“They copied whatever we sold on the street,” he said, adding that “they all were after the same dollars.”

At the same time, the storefront owners resented the legal gray area the vendors inhabit ― they aren’t licensed to do business, but the city won’t kick them out.

When the Commerce Department began making plans to transform the corridor, moves to legitimize the vendors’ presence ran into opposition from store owners who “feel [the vendors] have been rewarded for the bad behavior,” said Dr. H. Ahada Stanford, neighborhood markets manager, who is spearheading the project for the city.

The vendors and storefront owners ended up working through most of their differences ― even if there are some residual bad feelings ― in part because the city got the two groups talking to each other.

And the plan that emerged focuses on priorities that benefit all sides.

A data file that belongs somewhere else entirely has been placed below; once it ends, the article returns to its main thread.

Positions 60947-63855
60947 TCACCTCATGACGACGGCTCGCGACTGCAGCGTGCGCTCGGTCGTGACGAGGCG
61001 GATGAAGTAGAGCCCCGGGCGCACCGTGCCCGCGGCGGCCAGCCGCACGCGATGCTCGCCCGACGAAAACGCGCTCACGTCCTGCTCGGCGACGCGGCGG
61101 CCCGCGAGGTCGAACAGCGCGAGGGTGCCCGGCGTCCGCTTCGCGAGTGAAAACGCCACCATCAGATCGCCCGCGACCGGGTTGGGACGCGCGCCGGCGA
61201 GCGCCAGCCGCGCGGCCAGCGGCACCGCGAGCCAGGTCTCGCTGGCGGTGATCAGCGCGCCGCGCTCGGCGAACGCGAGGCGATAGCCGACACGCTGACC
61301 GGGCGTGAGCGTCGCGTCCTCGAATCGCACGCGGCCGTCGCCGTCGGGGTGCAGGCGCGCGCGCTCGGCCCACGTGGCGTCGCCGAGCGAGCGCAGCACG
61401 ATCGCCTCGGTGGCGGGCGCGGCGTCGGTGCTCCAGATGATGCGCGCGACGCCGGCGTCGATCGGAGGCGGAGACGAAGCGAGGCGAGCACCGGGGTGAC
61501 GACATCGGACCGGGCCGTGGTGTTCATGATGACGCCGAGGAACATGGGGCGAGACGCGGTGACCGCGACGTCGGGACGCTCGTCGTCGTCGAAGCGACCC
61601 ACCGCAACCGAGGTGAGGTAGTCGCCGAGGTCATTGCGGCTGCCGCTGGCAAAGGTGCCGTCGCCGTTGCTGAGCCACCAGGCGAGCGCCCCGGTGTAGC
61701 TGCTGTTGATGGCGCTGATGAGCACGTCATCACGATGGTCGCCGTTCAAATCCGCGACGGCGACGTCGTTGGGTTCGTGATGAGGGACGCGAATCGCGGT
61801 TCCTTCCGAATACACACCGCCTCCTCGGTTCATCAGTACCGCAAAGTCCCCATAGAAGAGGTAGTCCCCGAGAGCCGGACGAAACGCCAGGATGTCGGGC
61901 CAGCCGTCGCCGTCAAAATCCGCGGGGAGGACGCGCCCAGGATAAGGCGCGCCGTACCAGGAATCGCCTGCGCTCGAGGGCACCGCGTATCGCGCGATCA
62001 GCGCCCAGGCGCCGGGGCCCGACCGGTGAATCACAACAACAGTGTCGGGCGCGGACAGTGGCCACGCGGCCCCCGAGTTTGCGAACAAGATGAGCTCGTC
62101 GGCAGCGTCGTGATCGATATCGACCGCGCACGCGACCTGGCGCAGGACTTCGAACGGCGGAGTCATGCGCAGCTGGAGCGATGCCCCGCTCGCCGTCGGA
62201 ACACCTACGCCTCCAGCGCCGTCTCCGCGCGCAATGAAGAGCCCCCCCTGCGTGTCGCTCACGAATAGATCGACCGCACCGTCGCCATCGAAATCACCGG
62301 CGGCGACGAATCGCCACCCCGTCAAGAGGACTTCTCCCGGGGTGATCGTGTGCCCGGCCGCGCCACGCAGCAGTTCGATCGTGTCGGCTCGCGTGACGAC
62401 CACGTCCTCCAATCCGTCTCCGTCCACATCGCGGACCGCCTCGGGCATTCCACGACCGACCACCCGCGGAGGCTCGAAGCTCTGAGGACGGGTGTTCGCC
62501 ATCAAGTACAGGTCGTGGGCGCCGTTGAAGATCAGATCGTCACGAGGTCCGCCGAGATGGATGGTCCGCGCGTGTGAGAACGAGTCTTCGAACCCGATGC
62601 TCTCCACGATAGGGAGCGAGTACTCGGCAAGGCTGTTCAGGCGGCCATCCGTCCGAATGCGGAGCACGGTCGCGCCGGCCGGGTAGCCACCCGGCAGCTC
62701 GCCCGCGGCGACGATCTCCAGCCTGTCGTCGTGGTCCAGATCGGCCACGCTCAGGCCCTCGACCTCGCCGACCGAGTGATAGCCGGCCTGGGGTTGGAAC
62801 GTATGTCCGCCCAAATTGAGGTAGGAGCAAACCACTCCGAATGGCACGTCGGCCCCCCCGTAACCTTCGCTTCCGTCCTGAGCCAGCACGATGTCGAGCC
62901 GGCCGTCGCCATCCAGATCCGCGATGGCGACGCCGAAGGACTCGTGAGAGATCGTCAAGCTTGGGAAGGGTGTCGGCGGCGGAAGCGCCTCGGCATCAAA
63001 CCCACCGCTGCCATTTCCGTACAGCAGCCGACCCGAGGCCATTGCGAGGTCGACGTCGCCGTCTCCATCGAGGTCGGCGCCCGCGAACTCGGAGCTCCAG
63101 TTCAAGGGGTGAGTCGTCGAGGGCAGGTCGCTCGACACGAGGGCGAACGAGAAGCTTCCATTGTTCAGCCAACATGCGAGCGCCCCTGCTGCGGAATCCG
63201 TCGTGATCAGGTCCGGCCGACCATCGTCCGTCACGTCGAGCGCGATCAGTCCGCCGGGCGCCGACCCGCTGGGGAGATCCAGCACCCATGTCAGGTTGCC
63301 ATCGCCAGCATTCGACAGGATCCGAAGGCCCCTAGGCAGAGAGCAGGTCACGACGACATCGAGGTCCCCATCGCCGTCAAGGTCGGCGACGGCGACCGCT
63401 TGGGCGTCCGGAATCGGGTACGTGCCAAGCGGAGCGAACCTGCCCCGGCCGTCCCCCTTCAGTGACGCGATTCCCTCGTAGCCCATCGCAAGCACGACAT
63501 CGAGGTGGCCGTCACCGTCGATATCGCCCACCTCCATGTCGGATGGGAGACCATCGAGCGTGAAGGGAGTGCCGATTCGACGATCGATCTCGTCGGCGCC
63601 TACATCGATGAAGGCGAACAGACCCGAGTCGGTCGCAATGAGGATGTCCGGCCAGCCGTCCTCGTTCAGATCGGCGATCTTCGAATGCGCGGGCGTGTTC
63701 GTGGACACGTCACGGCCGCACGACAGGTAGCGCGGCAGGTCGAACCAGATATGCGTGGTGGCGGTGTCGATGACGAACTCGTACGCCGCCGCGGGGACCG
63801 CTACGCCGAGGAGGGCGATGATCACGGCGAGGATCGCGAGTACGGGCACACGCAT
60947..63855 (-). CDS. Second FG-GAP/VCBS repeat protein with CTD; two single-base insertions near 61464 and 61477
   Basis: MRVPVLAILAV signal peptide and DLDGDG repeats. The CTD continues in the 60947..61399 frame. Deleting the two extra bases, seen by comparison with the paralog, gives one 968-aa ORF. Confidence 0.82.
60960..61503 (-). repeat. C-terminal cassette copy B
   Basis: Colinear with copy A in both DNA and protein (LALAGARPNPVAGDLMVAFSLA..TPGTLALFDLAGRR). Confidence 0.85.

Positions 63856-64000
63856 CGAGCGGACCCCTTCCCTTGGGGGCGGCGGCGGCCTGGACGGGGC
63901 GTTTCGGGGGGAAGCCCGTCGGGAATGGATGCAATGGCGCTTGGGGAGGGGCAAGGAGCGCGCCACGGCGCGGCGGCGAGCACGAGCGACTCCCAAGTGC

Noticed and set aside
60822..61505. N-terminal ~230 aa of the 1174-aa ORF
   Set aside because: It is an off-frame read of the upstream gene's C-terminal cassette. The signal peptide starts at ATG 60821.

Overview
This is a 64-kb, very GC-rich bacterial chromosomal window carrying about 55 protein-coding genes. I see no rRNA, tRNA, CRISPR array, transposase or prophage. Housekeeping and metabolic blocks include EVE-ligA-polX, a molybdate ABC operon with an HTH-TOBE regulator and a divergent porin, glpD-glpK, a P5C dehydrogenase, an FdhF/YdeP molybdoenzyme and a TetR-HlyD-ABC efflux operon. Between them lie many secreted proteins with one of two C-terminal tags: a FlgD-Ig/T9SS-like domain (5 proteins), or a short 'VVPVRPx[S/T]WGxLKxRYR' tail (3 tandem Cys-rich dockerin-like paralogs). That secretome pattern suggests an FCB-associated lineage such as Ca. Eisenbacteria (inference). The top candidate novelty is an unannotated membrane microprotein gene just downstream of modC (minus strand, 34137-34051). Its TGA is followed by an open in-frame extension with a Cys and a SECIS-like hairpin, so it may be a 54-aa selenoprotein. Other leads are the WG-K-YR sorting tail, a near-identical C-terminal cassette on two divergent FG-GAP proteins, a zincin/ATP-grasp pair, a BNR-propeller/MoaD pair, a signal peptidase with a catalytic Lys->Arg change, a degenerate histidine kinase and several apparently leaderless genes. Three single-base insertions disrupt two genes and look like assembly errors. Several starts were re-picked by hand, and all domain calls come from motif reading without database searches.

Both the business and vendor associations want to attract clients looking for upscale products to the corridor. Muhammad remembers that when he started vending on 52nd Street in 1988, he was able to sell women’s suits. Now, he sells cheaper casual wear. And both groups of merchants see a combination of corridor cleaning and upgraded facilities ― facade improvements for the storefronts, new carts for the vendors ― as the key to regaining that market.

First, though, the city had to win over the storefront owners and vendors.